Renly's bannermen flock to Stannis, and he stages an assault by sea on King's Landing. He loses this wager and eventually retreats to Dragonstone, colder and angrier than ever. Though he loses, the screen portrayal of the Battle of the Blackwater is epic. Stannis's awesomeness cannot be overlooked in that scene; see it if you haven't already.
By book three, Stannis is broken and willing to do just about anything for Melisandre to fix his current problems. He is starving and his men are deserting his rocky island daily. She offers a plan to sacrifice king's blood, i.e. one of Robert's bastards, to her Red God to sway their luck. Melisandre and Davos' differences are like scenes from movies where an angel pops up on one shoulder offering advice while the devil argues his ideas are better for the host. They go to war over the soul of Stannis Baratheon, and this time, Davos wins out. Robert's bastard remains unharmed and Stannis' movements are shrouded for a time from the reader only to reappear in the last place you'd expect.
In the far north, the Wall that protects the Kingdom from a wildling army is under attack and about to fall. Who is the savior that can ride in and vanish this frozen army? Stannis shows up with Melisandre and Davos and completely eviscerates Mance Rayder's army.
The Lord Commander of the Wall, Jon Snow, gives Stannis all the welcome he can. The Wall is forbidden from taking sides in any war of the Seven Kingdoms but he houses Stannis and allows him to contact all of the northern lords to gain their support. But, just as before, he doesn't receive much support. He decides he must prove to the northerners why he deserves to be their king. He rides into the mountains and unexpectedly gains the trust of the mountain clans who, in turn, help him take Deepwood Motte as well as a few other castles. He sends his trusted Davos to White Harbor to promote his cause and leaves Melisandre at the Wall, leaving him without either advisor.
Stannis is heading toward the northern capital of Winterfell, which has been overtaken by the Boltons after they backstabbed the Starks of the North. The Boltons serve as principal villains in a series that is full of good guys with bad qualities and bad guys with redeeming actions. Stannis believes if he can rid the North of the Boltons, the North will rally around him.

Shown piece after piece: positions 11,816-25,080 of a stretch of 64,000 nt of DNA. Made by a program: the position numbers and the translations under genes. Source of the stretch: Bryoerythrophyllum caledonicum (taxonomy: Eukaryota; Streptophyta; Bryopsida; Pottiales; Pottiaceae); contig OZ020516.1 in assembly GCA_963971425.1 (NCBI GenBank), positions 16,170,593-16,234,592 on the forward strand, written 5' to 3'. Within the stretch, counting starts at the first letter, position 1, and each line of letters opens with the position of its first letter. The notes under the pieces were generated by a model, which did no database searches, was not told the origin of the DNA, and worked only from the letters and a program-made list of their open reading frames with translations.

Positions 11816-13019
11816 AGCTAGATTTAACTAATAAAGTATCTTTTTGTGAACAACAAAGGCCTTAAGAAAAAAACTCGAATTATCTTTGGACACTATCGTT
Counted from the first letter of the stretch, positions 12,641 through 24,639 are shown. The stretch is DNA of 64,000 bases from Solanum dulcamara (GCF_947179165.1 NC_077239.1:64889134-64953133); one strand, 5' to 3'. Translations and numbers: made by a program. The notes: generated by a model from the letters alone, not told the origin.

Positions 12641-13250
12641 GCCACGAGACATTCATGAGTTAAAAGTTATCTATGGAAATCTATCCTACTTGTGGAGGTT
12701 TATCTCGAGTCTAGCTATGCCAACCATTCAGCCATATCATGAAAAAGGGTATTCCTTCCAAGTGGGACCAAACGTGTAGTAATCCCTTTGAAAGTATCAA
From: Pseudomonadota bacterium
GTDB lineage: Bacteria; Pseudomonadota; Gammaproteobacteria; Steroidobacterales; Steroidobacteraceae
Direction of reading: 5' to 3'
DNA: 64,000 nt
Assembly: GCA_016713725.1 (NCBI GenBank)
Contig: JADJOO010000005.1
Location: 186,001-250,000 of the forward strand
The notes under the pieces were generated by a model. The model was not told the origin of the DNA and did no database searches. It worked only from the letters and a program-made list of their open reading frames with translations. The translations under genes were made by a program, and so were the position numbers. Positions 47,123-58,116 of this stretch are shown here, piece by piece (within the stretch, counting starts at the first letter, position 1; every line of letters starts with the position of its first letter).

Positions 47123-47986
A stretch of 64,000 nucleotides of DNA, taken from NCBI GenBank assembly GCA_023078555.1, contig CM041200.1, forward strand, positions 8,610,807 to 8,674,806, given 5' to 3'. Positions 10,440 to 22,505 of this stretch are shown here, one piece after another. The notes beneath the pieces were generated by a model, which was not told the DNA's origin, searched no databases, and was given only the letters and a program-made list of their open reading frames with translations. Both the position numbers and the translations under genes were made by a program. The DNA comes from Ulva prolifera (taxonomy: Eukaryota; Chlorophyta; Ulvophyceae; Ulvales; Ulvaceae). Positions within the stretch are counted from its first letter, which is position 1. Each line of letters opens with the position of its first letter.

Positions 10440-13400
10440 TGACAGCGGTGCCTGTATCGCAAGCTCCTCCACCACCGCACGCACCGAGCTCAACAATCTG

Alas, this guy can never catch a break. A terrible snowstorm encases him in the wilderness, forcing him to watch his host army die from cold and starvation. The fifth book ends with a letter from the Boltons to the Wall telling them that they have killed Stannis and defeated his army. But in this world, not everything you read can be trusted.
What Will the Winds Bring?
Predictions for the Upcoming Books
Stannis has positioned himself well for this battle. The tension leading up to the end of the fifth book was unbearable, and when it ended with no battle, I threw the novel across the room. Near the end, a Braavosi banker arrived, and Stannis sent one of his generals back with him to acquire a sellsword army.
I believe that Stannis will conquer the Boltons, killing Roose with perhaps Ramsay escaping for a later execution, hopefully by Theon Greyjoy. I think he will again be heartbroken in his quest for the throne once he returns to the Wall to find that Melisandre has decided that Jon Snow is the one she has foreseen in her flames.
My hope is that his desire to add sellswords to his army will lead to him hiring the mercenary group that Tyrion Lannister is currently a part of. In that, admittedly far-fetched, scenario, an epic battle between Stannis and the Lannisters will have Tyrion attacking his own family with the hope of putting Stannis on the throne.
If Melisandre does back Jon Snow, I would love to see Stannis finally humbled enough to end his quest and take a position as Hand of the King. However, in the end, I foresee in my flames Stannis's eventual death. Someone this epically stubborn and hard-nosed doesn't seem like a person who will survive through the end of these books.
However it ends, Stannis is the best and most complicated Baratheon, and his storyline throughout the novels is one of the greatest. Without Stannis, these books simply wouldn't be as good.
Please discuss your thoughts on what comes next for Stannis Baratheon below. Will he survive? To what end will this man come? Also, post which other characters you'd like to see predictions made for leading up to The Winds of Winter.